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Re: [open-source] Re: Wish for 2002
I completely disagree with the claim that the
strlcat/strlcpy functions "don't add much security in practice."
The OpenBSD developers, who have a lot of practical
experience in securing applications, find these functions
to _definitely_ improve security for C code and are rewriting
many programs to use them. I find them helpful also.
These functions make it simpler to avoid buffer overruns in C,
and buffer overruns are such a problem in C that adding functions
to reduce their likelihood has real value.
There's no need to hash through the advantages of strlcat/strlcpy;
you can see them in this 1999 Usenix paper:
Briefly, they guarantee to NUL-terminate (where the destination
size is non-zero), eliminating a common
mistake (because many C programmers think the standard C routines
guarantee this, and even those who know better forget to
"clean up" after every use of strncat/strncpy). They also take
the _buffer_ size, not the size left, which eliminates
many off-by-one errors & is simpler
to use (because you don't have to constantly write code to
recalculate space left). It's faster, too (because the buffer size
is often a compile-time constant). In short, strlcpy/strlcat
are easier to use securely than the conventional strncpy/strncat,
and I also find them easier to read because less has to be
done to use them correctly (an experience
shared by others). Like anything else, if you're not used to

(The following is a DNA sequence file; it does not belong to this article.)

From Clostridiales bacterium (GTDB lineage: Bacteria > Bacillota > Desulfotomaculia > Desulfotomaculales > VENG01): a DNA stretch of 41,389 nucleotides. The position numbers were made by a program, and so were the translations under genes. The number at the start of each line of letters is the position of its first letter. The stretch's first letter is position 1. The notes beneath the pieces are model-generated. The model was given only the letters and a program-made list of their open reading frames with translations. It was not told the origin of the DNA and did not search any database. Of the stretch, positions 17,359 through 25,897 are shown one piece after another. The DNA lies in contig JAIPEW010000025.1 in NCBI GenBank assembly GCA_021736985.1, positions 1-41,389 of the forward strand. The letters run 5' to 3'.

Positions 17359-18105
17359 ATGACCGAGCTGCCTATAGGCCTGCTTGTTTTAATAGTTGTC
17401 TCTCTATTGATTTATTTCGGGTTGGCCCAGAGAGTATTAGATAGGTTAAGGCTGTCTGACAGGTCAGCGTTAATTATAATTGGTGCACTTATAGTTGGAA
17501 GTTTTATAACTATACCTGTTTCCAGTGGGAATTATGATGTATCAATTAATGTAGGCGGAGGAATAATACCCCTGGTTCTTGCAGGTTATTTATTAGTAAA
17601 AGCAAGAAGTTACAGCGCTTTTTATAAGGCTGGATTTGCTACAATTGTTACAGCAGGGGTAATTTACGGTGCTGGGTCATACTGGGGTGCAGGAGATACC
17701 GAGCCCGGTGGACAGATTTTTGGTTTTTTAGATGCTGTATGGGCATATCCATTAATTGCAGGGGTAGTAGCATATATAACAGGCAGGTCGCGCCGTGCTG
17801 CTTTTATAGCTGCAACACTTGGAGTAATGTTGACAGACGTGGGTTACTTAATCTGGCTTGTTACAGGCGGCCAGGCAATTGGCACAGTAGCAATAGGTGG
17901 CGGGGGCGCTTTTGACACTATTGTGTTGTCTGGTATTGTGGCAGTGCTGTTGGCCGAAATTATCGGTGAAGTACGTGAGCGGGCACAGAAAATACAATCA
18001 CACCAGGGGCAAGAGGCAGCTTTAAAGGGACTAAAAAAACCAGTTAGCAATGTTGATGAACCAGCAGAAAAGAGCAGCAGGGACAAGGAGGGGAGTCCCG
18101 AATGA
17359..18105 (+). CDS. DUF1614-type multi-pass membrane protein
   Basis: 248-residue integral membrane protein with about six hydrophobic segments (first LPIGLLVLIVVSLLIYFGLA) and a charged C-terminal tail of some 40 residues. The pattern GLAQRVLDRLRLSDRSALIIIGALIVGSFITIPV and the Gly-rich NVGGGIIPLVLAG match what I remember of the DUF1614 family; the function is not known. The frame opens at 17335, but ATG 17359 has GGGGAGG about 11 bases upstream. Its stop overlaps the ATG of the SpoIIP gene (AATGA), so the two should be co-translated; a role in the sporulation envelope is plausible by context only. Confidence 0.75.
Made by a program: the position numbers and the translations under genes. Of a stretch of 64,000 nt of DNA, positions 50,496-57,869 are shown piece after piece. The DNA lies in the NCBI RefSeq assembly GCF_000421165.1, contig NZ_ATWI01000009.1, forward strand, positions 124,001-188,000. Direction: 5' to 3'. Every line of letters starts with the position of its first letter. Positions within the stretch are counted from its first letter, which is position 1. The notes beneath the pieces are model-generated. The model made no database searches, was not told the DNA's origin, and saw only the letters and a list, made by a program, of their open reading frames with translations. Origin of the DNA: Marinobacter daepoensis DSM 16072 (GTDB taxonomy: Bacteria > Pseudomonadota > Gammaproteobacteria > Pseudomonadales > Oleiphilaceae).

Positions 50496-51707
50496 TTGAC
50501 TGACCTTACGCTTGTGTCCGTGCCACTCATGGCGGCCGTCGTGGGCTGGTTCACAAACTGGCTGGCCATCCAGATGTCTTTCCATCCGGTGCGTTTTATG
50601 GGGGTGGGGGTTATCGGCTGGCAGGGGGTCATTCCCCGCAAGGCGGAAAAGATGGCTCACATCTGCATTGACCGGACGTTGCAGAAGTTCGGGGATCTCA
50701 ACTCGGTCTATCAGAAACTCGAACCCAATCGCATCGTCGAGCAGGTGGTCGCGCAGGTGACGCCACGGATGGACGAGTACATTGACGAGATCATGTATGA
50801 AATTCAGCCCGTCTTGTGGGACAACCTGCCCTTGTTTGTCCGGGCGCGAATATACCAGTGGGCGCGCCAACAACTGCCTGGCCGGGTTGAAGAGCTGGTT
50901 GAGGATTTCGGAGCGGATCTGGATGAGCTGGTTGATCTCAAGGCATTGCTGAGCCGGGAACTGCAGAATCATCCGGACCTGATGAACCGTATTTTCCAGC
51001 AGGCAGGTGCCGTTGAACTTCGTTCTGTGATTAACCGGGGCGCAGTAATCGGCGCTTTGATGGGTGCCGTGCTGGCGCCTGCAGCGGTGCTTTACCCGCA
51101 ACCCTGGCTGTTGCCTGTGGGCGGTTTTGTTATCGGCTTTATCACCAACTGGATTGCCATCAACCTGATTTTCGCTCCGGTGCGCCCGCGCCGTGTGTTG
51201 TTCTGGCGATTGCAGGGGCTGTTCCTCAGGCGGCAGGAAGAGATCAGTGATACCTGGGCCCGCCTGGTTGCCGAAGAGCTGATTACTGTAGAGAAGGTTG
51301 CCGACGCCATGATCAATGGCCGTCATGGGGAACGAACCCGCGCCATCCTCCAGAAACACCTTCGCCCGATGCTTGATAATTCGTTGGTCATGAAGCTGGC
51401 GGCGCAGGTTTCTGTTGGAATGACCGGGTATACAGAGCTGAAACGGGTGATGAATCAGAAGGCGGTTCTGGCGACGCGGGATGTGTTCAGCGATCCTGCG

them you have to learn their meaning, but they're really simple.
They're no panacea, but if that's the requirement for adding
functions to a library, we can stop writing code now.
They're an incremental aid to a very serious weakness in C.
They force a fixed maximum length, which is sometimes desirable
and sometimes isn't. But when it's desirable, they help.
Even if _you_ do not find them advantageous, a LOT
of people who worry about application security _do_ find them
advantageous. It would be far better for the
glibc library to include _built-in_ support for functions
found useful by many, so
that those who are trying to secure programs by using
them can do so easily on glibc-based systems.
They're already supported on Sun Solaris, OpenBSD, and FreeBSD,
and probably others as well, so adding this additional
pair of functions already has strong precedent.
Paul Eggert wrote:
>> Date: Wed, 02 Jan 2002 18:02:33 -0600
>> From: Francois Leclerc <email@example.com>
>> One of the impediment is the portability of strlcat and strlcpy in glibc.
> This area is controversial. Personally, I avoid strlcat and strlcpy,
> as I don't think they add much security in practice, and any minor
> advantages they have in that area tend to be outweighed by the fact
> that they make code harder to read and to maintain (which introduces
> its own set of security problems). I therefore don't recommend their
> use in GNU applications, and I discourage requests to use them in GNU
> applications that I help maintain.
> Some application maintainers disagree with me on this issue, and they
> are free to define and use their own versions of these functions.
> Portable code must define its own strlcat and strlcpy anyway, as these
> functions are not standardized and have different semantics on
> different hosts. So portability is not an unassailable argument for
> adding them to glibc.
> If a standard like POSIX required us to add these functions to glibc,
> then of course we would add them (perhaps with advice not to use them :-).
--- David A. Wheeler